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‘The Lighthouse’ Review: Willem Dafoe and Robert Pattinson Transcend Their Roles in a Paranoia-Induced Fever Dream

‘The Lighthouse’ Review: Willem Dafoe and Robert Pattinson Transcend Their Roles in a Paranoia-Induced Fever Dream

The Lighthouse, Robert Eggers’ highly-anticipated sophomore feature, is arguably the most desired to watch film that premiered at the 2019 Cannes Film Festival as it went on to win best film in the Director’s Fortnight category — deservedly so. Entirely black & white, The Lighthouse was shot on 35mm and presented in the classic Academy ratio of 1.19: 1.

The story consists of the grisly daily lives of two lighthouse keepers as they struggle physically and mentally in their isolated environment off the shore of Maine in the 1890s. Eggers, who undoubtedly proved his ability as a master of the slow-burn, psychological horror in his debut feature, The Witch, beautifully captures the antithesis of this style by continuously pushing the rational boundary for his characters and his audience.

Thomas Wake, the veteran lighthouse keeper, played by Willem Dafoe, and Efraim Winslow, Wake’s protégé played by Robert Pattinson, spend the first third of the film settling into their respective roles by completing grueling, menial labor around their small island. Eggers brilliantly utilizes the claustrophobic aspect ratio to reflect the despair and paranoia slowly corrupting the minds of each character. Their isolation, especially Winslow’s, is a trial similar to that of characters in an Ingmar Bergman or Carl Theodor Dreyer film, as the aspect ratio thrusts the audience right into that same period. Eggers cleverly uses these traditional filmmaking techniques from these prominent directors to set up the tone and atmosphere of the film, but makes it clear from the onset that The Lighthouse will serve as an evident subversion of these classic styles.

As the film progresses, time begins to lose meaning, and the relationship between Wake and Winslow starts to deteriorate along with it. It is in this deterioration that Dafoe and Pattinson can transcend Eggers’ simplistic directorial approach and add layers of raw emotion to their characters. This relationship is further fueled by comically excessive amounts of alcohol and represented by the various drunken dances the two shares together. Dafoe and Pattinson work naturally on screen together, and their chemistry is directly responsible for the success of their respective roles.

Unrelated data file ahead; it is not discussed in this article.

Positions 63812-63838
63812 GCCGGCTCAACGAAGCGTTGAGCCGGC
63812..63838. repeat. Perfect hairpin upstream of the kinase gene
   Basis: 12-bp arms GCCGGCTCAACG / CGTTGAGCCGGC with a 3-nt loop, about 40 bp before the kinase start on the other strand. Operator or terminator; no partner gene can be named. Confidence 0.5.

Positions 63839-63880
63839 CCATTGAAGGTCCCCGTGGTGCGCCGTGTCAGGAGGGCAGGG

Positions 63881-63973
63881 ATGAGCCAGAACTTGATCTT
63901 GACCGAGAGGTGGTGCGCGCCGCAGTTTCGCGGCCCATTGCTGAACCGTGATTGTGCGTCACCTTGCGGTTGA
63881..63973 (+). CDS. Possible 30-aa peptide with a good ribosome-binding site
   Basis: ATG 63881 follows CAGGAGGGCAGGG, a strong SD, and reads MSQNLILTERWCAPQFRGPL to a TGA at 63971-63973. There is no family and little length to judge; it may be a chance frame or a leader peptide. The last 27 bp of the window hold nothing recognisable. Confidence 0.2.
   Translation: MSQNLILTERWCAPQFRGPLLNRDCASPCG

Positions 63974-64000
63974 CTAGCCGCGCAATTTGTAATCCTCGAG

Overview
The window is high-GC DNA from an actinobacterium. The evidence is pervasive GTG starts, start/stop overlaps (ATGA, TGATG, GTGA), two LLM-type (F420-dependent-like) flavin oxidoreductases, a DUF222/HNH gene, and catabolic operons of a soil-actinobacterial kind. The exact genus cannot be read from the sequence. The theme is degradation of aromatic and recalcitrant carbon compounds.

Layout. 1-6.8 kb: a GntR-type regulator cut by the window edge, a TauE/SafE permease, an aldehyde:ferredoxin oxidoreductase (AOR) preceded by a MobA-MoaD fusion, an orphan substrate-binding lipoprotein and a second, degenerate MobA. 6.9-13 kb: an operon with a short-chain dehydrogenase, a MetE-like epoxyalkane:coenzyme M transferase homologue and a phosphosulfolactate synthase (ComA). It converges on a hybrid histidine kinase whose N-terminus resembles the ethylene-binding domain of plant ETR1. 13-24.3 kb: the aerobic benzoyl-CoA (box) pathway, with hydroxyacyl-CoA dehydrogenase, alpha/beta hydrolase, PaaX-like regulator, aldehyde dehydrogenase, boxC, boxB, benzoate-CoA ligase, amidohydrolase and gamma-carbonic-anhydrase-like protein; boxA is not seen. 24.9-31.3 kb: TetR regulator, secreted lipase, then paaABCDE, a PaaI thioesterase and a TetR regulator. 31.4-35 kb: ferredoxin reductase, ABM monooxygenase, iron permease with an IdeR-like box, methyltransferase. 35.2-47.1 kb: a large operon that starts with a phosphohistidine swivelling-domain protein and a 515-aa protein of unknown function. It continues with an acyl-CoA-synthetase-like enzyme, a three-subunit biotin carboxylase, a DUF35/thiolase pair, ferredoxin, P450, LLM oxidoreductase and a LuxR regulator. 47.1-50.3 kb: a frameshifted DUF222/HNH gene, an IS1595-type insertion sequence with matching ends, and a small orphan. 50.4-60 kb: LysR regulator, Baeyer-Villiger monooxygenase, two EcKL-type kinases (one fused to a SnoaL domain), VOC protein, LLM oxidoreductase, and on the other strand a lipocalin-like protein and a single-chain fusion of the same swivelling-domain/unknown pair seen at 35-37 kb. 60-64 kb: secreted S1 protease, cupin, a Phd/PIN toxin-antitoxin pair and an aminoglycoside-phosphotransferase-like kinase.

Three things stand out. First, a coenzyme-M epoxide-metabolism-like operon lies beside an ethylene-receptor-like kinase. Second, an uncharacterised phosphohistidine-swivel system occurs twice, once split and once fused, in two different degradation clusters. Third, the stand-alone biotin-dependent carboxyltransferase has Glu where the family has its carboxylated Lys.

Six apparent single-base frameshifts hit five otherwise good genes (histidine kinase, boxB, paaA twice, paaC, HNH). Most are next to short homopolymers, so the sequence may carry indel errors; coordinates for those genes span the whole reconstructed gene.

While the build-up of The Lighthouse is considerably shorter than the build-up in Eggers’ previous work, the atmosphere of the film directly mirrors that of the impending thunderstorm storm on the isolated pair. As the storm draws nearer, the film coincidentally nears its breaking point. Mainly in part to the acting of Dafoe and Pattinson, when the narrative of the film breaks, it sends the two characters into a Persona like limbo where they both must endure hell. Once the film has snapped, and Eggers has sent the audience down the film’s path of no return, the otherwise tame Bergman elements begin to turn volatile. Once these elements morph into a fever dream, Eggers does not hesitate to send both the audience and his characters through the wringer until the end credits.

However, while the film is exhausting at times, it is within this purgatory that Eggers’ narrative truly flourishes. Each of The Lighthouse character’s desires, fears, and motives become blurred due to their toxic actions. Within these moments, Eggers breaks free from the traditional filmmaking rules he established in the first part of the film — it is in these ambiguous, despair-fueled moments where Eggers’ creativity is on full display. Gratuitous violence against a seagull, the use of maritime lore, and the consistent gas-lighting from both characters allow doubt festering in their minds to manifest itself within the audience’s minds.

No matter how many layers Eggers continuously added to The Lighthouse — the simplistic approach to the film allows the audience to follow Wake and Winslow down a black hole of isolation and suffering.

 ★★★★½

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